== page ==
The Environmental Protection Agency continues to give the green light to E15, but the biofuel doesn't have to come from corn ethanol. The exact source of the ethanol in gasoline – whether its 10 percent ethanol (E10) or 15 percent (E15) – isn't impacting the E15 debate, it does in the "food vs. fuel" debate, and that's why a potential solution coming out of Colorado caught our eye.
Ethanol producer Front Range Energy, based in Windsor, CO, has successfully tested a new process to make ethanol from waste wood. The company has a patented technology for making fuel from woody biomass instead of corn, and is the second major US ethanol producer to do so. Front Range will begin commercial production next year and plans to covert seven percent of its ethanol production from corn to woody biomass during that time. Switching over to that much biomass will reduce corn consumption by about 1.2 million bushels a year.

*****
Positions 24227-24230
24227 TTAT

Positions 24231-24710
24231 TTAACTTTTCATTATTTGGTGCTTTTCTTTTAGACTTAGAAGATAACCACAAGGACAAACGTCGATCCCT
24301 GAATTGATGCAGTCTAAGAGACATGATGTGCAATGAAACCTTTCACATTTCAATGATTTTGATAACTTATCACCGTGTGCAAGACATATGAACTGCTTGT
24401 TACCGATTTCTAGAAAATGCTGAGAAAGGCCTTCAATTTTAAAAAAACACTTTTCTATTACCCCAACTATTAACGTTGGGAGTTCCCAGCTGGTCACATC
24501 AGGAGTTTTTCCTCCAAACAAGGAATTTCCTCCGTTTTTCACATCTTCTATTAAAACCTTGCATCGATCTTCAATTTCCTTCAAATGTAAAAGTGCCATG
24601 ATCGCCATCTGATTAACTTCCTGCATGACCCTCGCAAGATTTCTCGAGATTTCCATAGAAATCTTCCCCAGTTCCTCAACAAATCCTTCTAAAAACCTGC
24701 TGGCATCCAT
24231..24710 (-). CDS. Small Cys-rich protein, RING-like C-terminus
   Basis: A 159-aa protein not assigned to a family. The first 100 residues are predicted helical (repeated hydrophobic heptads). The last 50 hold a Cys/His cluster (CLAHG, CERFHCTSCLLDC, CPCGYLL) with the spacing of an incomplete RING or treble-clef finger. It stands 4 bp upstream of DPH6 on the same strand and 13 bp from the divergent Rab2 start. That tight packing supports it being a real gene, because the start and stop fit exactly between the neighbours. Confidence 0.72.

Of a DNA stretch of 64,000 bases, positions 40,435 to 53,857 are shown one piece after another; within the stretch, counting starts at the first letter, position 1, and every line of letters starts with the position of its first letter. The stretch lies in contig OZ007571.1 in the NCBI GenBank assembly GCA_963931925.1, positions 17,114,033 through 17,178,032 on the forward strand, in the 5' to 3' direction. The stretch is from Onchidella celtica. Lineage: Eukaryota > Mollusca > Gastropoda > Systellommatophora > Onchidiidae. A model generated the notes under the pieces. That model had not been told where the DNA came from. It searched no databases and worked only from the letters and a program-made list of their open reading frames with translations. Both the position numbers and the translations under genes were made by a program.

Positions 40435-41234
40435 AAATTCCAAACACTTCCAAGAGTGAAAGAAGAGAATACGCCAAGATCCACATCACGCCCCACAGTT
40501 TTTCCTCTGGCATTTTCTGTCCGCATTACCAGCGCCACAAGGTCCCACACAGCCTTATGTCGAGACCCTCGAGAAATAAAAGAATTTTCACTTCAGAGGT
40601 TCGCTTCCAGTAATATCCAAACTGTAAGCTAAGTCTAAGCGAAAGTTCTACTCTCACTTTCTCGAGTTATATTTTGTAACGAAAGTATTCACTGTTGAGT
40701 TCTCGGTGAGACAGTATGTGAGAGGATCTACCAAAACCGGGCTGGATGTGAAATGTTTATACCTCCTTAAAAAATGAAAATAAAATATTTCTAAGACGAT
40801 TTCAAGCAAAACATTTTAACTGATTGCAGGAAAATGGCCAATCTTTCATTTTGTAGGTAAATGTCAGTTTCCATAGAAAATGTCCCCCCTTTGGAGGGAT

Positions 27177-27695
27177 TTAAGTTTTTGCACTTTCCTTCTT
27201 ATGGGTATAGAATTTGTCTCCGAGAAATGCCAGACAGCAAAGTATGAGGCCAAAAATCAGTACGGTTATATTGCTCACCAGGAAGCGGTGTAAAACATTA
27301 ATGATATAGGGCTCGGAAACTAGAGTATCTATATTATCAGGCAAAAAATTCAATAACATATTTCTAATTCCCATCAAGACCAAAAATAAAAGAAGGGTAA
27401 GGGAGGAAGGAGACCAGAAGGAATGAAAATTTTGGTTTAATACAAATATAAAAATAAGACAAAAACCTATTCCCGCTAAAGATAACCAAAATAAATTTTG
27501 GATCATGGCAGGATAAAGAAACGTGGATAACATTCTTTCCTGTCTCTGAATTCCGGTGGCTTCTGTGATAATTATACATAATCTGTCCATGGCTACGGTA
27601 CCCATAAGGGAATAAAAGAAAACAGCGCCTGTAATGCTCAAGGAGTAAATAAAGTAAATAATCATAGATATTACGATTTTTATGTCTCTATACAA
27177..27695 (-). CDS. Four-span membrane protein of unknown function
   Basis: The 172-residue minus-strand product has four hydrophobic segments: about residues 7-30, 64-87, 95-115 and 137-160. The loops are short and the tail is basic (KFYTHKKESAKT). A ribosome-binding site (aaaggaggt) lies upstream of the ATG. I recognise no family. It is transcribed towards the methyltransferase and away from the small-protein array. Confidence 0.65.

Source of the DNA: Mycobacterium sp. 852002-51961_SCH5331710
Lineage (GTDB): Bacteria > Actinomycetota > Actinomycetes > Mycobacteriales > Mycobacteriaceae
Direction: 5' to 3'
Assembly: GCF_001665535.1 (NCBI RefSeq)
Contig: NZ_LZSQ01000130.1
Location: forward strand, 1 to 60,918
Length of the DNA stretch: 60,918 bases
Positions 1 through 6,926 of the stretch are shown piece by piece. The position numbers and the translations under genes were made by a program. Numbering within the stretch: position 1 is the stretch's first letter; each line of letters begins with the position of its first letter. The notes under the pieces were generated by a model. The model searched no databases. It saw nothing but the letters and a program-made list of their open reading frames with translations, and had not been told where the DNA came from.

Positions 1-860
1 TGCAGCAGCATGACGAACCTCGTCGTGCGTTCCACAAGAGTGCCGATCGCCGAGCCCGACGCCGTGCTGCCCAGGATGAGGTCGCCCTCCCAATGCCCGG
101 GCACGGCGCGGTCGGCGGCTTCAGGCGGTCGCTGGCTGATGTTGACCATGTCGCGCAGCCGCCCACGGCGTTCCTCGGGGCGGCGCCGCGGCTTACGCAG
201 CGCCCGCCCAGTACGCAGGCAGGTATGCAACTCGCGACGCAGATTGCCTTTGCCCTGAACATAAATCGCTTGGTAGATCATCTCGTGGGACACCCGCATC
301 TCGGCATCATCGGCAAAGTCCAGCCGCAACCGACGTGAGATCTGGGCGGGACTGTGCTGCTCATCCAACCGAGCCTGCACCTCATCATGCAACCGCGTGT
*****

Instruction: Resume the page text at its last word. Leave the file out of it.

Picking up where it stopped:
The Colorado ethanol producer has signed a 15-year, $100-million deal with Rochester, NY-based Sweetwater Energy to use Sweetwater's process for converting biomass to sugars, which are then distilled into ethanol. If that conversion process works well, Fort Range will increase its use of biomass. Sweetwater plans to acquire waste wood primarily from lumber mills. Some of it may come from beetle-killed pine (pictured), a source that's plentiful in Colorado.
National Renewable Energy Laboratory bioenergy engineer Jim McMillan said several firms nationwide are testing cellulosic ethanol processes and are moving toward commercial production. Freedom from corn ethanol may be in sight.